Radio – Party Election Broadcasting

The British Broadcasting Company was created in 1922 and within two years of its creation it became involved in matters of high politics. John Reith, its Managing Director, was closely linked to the political leaders and used those connections to advance the cause of the BBC. Those links, however, also enabled him to encourage political leaders to broadcast to the nation.

Reith’s diaries show that some consideration was given to how political parties should use the medium of radio as early as the 1924 general election.

11/12 October 1924 The government whips rang up in the evening to say that we could have one political broadcast from each party but suggested that I should phone the PMG (Post Master General) … to confirm this, which I did. (Stuart, 1975: 90)

By the next election, the BBC had already become a Corporation and Reith its Director General. But the relationship established between the BBC and the government – which was somewhat affected by the events surrounding the General Strike in 1926 – continued to privilege the political parties at election time. Nevertheless, a sense of ‘fair play’ appears to have operated in respect of the allocation of free time to the political parties for the purpose of broadcasts.

14 February 1929 Lunched with Ramsay MacDonald (Labour Party Leader). He wanted to talk about political broadcasting, the Labour Party being so dependent on the wireless. I told him we would agree if the three parties agreed among themselves. We might even make arrangements if two of them did. He said the Labour Party were ready to agree to almost anything. (Stuart, 1975: 100)

There was much debate, though, about both the allocation of broadcasts and the rota for the broadcasts and the diaries give a sense of protracted discussions. For example,

4/5/6 April 1929 A long letter from Ramsay MacDonald, he being much incensed about the political arrangements … Samuel (Lord, Liberal) very decently agreed to change the second rota from Conservative-Labour-Conservative-Liberal to Conservative-Liberal-Conservative-Labour to meet the Labour party… Letter from Davidson (J.C.C.) saying the Conservatives cannot agree which is monstrous. (Stuart, 1975: 101)

In the event, there were two rotas with the government allocated four broadcasts and the opposition parties two each. (Stuart, 1975: 124)

By the mid-1930s, and other parties clamouring for access, the arrangements needed some further careful consideration. Reith was embroiled in discussions about the broadcasts – or political speeches, as they were sometimes referred to – and developed a set of rules so as to guide him.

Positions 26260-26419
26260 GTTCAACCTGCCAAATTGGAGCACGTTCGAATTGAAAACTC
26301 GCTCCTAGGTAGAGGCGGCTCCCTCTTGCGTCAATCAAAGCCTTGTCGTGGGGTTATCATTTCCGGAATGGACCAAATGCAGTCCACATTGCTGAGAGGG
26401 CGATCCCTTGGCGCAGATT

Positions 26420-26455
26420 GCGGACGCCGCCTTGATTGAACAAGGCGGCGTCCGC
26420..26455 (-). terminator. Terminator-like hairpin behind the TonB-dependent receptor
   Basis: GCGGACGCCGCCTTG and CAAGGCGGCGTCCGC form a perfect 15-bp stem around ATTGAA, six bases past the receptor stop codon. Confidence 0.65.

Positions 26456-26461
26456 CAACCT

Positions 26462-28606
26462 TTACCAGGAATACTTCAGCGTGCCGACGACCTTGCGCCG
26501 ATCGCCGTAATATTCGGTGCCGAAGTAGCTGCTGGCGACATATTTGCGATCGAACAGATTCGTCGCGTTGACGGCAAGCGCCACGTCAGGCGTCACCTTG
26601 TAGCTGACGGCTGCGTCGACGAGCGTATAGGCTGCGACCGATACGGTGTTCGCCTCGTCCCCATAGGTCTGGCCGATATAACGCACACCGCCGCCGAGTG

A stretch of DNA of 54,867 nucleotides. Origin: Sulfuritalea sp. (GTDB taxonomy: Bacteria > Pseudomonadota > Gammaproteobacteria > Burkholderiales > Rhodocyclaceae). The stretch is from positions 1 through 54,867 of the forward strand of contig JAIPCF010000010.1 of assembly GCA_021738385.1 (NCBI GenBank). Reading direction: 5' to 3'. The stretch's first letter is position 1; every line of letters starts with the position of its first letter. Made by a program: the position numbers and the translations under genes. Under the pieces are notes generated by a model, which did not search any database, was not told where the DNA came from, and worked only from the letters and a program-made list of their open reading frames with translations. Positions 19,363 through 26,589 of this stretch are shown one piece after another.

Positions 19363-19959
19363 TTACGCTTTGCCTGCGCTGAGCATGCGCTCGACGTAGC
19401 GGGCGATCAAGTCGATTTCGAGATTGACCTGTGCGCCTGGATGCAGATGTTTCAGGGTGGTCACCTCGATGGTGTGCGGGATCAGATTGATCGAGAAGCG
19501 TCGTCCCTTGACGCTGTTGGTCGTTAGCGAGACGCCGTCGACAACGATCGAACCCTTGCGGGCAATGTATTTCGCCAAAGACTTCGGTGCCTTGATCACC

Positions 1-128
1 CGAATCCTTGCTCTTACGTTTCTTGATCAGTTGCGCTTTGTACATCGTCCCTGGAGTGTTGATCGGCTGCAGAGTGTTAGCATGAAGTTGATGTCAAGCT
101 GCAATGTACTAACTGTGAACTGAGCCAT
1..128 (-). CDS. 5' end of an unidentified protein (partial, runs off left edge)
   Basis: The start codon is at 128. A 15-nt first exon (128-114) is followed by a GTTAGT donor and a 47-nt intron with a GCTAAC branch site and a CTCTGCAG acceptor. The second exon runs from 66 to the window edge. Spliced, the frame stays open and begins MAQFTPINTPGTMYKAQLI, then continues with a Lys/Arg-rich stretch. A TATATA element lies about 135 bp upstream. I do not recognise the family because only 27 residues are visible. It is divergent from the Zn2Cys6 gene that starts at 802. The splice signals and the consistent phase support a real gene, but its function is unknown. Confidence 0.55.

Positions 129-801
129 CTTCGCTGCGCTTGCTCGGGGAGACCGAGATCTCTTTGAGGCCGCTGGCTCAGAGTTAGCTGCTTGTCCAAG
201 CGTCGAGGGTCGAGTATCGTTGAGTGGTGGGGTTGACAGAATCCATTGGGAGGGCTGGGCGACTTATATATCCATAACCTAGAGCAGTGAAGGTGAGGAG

6 October 1931 Business about General Election speeches. Dr Forgan, the Whip of the (Oswald) Mosley party came to see me. I told him that if they were putting 50 candidates in the field, as they said, I thought they would have a claim. (Stuart, 1975: 107)

16 October 1931 Had an interview with the New [Mosley] party organizer. Glyn (Major Ralph Glyn, PM’s parliamentary secretary) had left it that they would have a place next Monday [19 Oct.], if they had 40 candidates, but they only had 23 so they are out. The line I have taken throughout is that the list seems to create equal discontent in every party and hence is perhaps as satisfactory as it could be. The Labour party are being very unjust about it, as one would expect, and they have certainly least cause. (Stuart, 1975: 109)

21 February 1935 Saw Margesson (David Margesson, Conservative chief whip)in the House of Commons and explained to him the idea of a Speaker’s committee to advise us on political talks, both when Parliament is sitting and at election times and said it must be clear that the initiative is from us. He said he liked the idea but was doubtful whether it would work since (the political representatives of the parties) would never agree about anything. (Stuart, 1975: 120-1)

The framework established by John Reith remained in place in the 1950s and 1960s when television began to replace radio as the mass medium. (Link to Television Party Election Broadcasts.)

Stuart, C. (1975) (Ed.) The Reith Diaries. London: Collins.

Briggs, A. (1979) The History of Broadcasting in the United Kingdom, Volume IV. Sound and Vision. Oxford: Oxford University Press.